J.B. Mehta, J.
1. In this petition under Article 226 of the Constitution the petitioner has prayed for an appropriate writ or order to quash the fresh notice of demand for excise duty dated November 13, 1961 issued by the Superintendent of Central Excise after the disposal of the petitioners appeal.
2. The petitioner-Mills-company owns a cotton textile mill at Ahmedabad. The petitioner was served with a notice dated February 23 1960 to show cause why penalty should not be imposed for contravention of Rule 226 of the Central Excise Rules 1944 (hereinafter referred to as the rules) on the ground that it had not written correct accounts in R.G. 1 register and that the said R.G. 1 record and the folding reports of cloth folded in the mills disclosed variations as per the details supplied in the said notice. The mills-company in its explanation dated March 2 1960 explained the said variation on the ground that 63452 length yards being not properly processed were sent for rebleaching and refolding and they had got mixed up with other processed goods and were again brought over the folding department and so the folding reports were made twice over by the folders. It also produced all its relevant books to show how the mistake had occurred. Respondent No. 1 who is the Superintendent of Central Excise by his decision dated April 16 1960 came to the conclusion that the mills-company had not satisfactorily accounted for the variation of 63452 length yards and taking all the facts into consideration he held the mills-company guilty of the offences with which it had been charged and by his order of the same date he imposed a penalty of Rs. 100/- for breach of Rule 226 for writing incorrect account in R.G. 1 and he also demanded duty amounting to Rs. 7298.51 nP. under Rule 9(2) of the Central Excise Rules 1944 on 63452 length yards which were not accounted for. The mills-company filed an appeal on July 7 1960 and the Deputy Collector of Central Excise who heard the said appeal passed the following order on Nov. 2 1960:
Having regard to all the facts of the case and taking into account the contentions put forth by the appellants I hereby order that the decision of the Superintendent Central Excise (Tex.) Ahmedabad shall be sot aside.
2. The amounts of excise duty and penalty recovered from the appellants in pursuance thereof shall be refunded to them.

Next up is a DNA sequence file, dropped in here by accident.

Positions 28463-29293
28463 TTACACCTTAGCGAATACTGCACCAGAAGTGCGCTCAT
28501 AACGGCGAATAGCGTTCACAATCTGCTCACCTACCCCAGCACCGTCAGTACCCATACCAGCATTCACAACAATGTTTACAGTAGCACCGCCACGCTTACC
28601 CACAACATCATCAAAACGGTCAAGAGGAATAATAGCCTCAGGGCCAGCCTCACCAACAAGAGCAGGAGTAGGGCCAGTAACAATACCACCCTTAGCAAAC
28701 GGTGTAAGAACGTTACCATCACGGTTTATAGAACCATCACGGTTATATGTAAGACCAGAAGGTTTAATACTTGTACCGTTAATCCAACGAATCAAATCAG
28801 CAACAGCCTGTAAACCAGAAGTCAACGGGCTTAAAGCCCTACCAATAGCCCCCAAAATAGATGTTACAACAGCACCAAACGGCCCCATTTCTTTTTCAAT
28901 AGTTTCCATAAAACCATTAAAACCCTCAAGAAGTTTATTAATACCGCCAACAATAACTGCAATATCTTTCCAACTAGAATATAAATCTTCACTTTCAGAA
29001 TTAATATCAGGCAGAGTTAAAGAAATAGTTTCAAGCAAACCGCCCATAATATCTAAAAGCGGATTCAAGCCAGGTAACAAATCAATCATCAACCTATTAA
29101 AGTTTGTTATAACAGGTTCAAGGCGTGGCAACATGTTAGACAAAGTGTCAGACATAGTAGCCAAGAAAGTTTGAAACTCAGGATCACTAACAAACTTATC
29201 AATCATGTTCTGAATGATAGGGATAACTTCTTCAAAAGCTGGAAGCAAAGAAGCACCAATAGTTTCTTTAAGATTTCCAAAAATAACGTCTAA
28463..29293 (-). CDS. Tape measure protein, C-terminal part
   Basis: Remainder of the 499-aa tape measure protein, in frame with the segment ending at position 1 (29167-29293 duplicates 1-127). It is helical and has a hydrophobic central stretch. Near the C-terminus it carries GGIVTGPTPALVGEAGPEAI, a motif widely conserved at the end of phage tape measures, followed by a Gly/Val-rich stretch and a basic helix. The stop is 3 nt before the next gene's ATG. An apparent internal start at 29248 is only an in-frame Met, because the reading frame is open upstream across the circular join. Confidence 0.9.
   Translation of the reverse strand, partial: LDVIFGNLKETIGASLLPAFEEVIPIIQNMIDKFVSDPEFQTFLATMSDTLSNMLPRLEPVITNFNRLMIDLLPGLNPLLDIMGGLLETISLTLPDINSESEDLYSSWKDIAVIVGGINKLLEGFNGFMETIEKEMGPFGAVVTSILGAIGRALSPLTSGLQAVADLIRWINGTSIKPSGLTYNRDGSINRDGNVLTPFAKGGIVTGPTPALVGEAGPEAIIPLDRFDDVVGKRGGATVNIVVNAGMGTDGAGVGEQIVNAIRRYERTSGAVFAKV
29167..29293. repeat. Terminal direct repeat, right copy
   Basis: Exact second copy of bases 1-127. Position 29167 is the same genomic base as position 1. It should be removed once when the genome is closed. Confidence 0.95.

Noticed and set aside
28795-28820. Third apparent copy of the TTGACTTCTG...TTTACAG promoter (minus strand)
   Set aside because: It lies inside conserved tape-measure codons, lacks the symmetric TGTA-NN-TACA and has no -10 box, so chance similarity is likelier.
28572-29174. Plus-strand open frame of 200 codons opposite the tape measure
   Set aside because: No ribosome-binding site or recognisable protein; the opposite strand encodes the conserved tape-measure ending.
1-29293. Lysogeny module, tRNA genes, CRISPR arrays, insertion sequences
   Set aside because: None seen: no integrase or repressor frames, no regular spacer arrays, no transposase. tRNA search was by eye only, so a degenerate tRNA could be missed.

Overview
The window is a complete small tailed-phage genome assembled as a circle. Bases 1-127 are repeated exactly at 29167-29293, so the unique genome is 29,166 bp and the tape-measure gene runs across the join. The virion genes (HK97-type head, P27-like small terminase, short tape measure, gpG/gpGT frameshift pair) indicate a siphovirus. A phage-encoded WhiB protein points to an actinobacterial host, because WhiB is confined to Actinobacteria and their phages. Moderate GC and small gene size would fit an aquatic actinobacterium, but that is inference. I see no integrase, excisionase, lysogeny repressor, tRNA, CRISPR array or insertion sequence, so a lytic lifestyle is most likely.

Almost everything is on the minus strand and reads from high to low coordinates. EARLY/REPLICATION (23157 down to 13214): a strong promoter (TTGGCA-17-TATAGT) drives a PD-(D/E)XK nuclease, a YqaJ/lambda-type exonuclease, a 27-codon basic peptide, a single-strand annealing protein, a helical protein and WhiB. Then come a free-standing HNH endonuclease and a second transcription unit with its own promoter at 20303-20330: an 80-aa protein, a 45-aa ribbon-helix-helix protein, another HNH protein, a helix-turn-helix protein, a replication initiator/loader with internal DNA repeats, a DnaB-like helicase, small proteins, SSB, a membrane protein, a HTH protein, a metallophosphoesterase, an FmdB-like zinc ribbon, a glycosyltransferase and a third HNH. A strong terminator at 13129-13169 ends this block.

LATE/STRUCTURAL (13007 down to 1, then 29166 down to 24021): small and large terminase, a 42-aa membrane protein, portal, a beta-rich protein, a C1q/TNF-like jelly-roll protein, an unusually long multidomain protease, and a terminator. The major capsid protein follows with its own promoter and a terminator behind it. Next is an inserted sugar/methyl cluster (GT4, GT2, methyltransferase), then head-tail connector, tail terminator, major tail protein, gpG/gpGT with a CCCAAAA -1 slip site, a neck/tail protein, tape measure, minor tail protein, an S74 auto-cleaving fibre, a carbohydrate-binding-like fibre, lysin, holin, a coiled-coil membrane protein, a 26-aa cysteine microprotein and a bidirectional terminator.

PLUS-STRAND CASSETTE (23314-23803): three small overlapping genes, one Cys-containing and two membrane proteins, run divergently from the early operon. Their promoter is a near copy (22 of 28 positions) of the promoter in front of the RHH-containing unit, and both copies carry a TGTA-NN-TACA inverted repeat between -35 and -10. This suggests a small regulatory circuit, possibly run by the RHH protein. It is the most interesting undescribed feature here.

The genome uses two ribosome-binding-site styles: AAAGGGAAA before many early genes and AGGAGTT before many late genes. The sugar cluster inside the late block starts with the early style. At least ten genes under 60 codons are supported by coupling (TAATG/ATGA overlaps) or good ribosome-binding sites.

After concluding the said order there was a further post-script dated November 5 1960 to the effect that by registered post A.D. a copy was sent to the petitioner-mills-company. It was also mentioned in the said order that any person aggrieved by that order could prefer a revision application to the Central Government under Section 36 of the Central Excise and Salt Act 1944 (hereinafter referred to as the Act) as early as possible but not later than within 180 days from the date of the receipt of that order and that the application should be accompanied by a copy of the said order. Thereafter another notice was issued to the mills-company on December 30, 1960 by respondent No. 1 on the same ground of variations between R.G. 1 record and the folding reports to the extent of 63452 yards. But this time the mills-company was asked to show cause why penalty should not be imposed under Rule 226 and why duty should not be demanded under Rule 9(2) of the rules. After the letter of the mills-company dated January 10 1961 respondent No. 1 cancelled the said notice and issued a fresh notice which is the impugned notice on January 13, 1961 on the grounds that there were variations between the R.G. 1 records and the folding reports to the extent of 63452 yards and that the mills company had contravened Rule 9(2) of the rules inasmuch as it had removed the quantity shown therein and therefore the mills-company was asked to show cause against the penalty under Rule 226 and for the duty demanded under Rule 9(2). The petitioner mills-company has challenged the said notice dated January 13 1961 on the ground that it was without jurisdiction as the appellate order was passed on merits and had become final and in the absence of any remand order respondent No. 1 could not legally issue any such notice on the same grounds of the presumption of clandestine removal on the basis of the variations shown between R.G. 1 records and the folding reports on which ground the petitioners appeal was already allowed. The stand of respondent No. 1 in his affidavit is that the Deputy Collector of Central Excise had by his order directed him to adjudicate the case de novo as Rule 9 was not included in the show cause notice and the party was not given an opportunity to be heard on that important point. He has produced a copy of the order received by him dated November 5 1960 which also contains a post-script as under:
Copy to: (1) The A.C.C. Ex. Ahmedabad. (2) the Supdt. C. Ex. (Tex.) Abad with case record. Please acknowledge receipt. He has not included Rule 9 in chargesheet. Party has not been given opportunity to reply on this important point. He may adjudicate case de novo. (3) The C.A.O.C. Ex. Baroda.
The Deputy Collector of Central Excise Baroda who heard the appeal Shri C.L. Nangia has also filed an affidavit along with the return of the respondents and his stand is that it was urged before him that the duty had been charged under Rule 9 but the mills-company was not given an opportunity to explain the charge under Rule 9 in the show cause notice and do the notice was clearly defective. He has stated in para 3 of his affidavit as under: